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The Living Kitchen

When it comes to designing your kitchen, are you still stuck in yesterday’s geometric equation? You know the one: sink, stove and refrigerator placed in a step-saver triangle? Well, ditch the math. Today’s cooking/living/entertaining space isn’t your mother’s kitchen. New designs and a new zone-based philosophy have dramatically altered the old blueprint. The results are […]
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The Living KitchenWhen it comes to designing your kitchen, are you still stuck in yesterday’s geometric equation? You know the one: sink, stove and refrigerator placed in a step-saver triangle? Well, ditch the math.

Today’s cooking/living/entertaining space isn’t your mother’s kitchen. New designs and a new zone-based philosophy have dramatically altered the old blueprint. The results are nothing less than spectacular.

Deborah Krasner, CCP, owner of Kitchens for Cooks in Putney, Vermont, shares some essentials to keep in mind when designing an open-plan kitchen for your log home.

Noise Control

Priority number one in an open kitchen is the control of sound so noises don’t drown out nearby conversations. Quiet dishwashers, exhaust fans, refrigerators and even ovens are the first step, but also keep in mind the materials you choose.

Furniture-Quality Cabinetry

All those kitchen cupboards are now on view from the great room and should coordinate with the rest of the decor. “That calls for upgraded cabinetry and countertops that marry function and pleasing design,” says Deborah.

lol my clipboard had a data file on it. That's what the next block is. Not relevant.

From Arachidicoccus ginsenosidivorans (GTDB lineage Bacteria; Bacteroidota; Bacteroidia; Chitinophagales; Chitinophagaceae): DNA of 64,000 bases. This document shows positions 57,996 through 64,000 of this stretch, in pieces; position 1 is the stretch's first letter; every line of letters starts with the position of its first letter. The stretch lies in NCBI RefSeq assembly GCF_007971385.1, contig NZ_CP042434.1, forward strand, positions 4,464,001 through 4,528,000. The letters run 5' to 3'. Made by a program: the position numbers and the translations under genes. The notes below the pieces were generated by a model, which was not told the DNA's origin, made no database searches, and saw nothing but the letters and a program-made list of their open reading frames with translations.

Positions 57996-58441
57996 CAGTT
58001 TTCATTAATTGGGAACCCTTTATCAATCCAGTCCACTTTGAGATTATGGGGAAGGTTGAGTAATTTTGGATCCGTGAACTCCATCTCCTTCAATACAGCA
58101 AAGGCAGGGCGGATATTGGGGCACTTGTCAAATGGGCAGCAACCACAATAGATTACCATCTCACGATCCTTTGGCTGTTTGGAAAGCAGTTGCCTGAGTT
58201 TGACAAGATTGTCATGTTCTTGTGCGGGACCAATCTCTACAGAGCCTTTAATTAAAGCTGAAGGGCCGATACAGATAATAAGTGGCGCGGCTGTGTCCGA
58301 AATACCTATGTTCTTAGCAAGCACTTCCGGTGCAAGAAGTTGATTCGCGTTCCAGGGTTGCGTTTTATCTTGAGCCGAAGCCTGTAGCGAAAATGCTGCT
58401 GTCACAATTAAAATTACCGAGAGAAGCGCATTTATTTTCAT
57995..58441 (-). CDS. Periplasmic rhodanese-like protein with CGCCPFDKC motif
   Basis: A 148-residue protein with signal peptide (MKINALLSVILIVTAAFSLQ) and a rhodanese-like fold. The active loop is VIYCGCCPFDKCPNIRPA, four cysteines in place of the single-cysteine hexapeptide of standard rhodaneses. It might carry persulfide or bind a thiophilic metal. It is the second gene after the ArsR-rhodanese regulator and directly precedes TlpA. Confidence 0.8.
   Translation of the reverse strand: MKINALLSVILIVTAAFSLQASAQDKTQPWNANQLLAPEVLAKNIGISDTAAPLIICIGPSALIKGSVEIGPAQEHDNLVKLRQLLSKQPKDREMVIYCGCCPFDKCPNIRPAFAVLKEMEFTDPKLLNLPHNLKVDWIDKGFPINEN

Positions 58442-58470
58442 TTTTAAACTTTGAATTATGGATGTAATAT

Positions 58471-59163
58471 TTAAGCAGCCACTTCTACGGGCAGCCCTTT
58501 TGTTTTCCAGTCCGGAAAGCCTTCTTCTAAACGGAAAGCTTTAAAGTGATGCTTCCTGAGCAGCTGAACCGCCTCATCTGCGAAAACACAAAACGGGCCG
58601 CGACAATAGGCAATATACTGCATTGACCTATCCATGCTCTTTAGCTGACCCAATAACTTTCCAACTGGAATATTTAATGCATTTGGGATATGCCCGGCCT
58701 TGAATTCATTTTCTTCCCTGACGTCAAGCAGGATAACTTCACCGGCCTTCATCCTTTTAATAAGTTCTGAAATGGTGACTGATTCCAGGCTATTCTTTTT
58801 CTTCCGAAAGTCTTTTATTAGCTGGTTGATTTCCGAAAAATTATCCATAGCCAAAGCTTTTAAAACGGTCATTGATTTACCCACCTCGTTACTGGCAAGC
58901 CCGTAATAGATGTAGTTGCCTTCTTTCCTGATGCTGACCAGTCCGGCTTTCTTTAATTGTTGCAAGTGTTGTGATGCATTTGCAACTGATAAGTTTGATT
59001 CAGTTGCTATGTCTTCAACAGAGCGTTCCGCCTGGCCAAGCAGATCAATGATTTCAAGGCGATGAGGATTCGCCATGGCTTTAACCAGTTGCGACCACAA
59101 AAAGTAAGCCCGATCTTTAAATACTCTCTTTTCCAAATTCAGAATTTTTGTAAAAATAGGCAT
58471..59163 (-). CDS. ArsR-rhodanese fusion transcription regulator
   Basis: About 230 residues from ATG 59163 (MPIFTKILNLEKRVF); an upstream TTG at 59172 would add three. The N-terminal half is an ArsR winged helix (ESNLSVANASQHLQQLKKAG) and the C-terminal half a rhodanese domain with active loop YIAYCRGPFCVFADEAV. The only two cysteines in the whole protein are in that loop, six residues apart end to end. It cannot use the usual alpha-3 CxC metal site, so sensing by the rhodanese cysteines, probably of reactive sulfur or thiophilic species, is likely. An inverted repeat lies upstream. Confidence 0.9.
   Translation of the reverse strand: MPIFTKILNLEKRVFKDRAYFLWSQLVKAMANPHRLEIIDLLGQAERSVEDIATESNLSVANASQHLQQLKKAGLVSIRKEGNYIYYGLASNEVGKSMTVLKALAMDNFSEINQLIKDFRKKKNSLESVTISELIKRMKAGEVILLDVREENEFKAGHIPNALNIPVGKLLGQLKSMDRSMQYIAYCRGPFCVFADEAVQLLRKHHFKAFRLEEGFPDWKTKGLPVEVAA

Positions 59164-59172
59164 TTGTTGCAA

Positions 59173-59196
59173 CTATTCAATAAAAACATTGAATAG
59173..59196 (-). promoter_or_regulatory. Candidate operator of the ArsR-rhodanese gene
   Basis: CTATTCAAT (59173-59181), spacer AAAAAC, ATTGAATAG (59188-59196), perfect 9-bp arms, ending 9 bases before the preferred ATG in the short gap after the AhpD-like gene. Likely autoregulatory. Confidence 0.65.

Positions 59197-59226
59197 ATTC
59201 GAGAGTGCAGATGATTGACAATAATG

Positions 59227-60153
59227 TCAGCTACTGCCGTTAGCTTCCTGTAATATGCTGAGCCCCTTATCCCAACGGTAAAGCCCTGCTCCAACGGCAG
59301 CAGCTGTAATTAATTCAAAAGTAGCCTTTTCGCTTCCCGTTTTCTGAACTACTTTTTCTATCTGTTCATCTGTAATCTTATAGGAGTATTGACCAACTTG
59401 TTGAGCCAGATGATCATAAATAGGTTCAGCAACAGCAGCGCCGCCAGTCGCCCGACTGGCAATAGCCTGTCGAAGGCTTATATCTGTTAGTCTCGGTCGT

Adjustable Lighting

Bright lights for cooking are essential, but a space lit like a ball field at the edge of your great room is not. For good coverage, install light from various angles, then put the various banks of lights on dimmers.

Drawers

“I believe in all-drawer storage,” says Deborah. “Cabinets featuring pull-out shelves are a two-step process, whereas a deep drawer does it in one step.”

Islands

Particularly for open-plan log homes, an island is a useful barrier. Islands also can be the center of family life, particularly when the kids come home from school. Put drawers in the island for homework so they have a spot to work while you’re nearby making dinner.

Soft Seating

A corner of the kitchen with an armchair or a loveseat is a great place to look through cookbooks or encourage conversation.

Read the full story in the October 2006 issue of Log Home Living.


Photo by J.K. Lawrence



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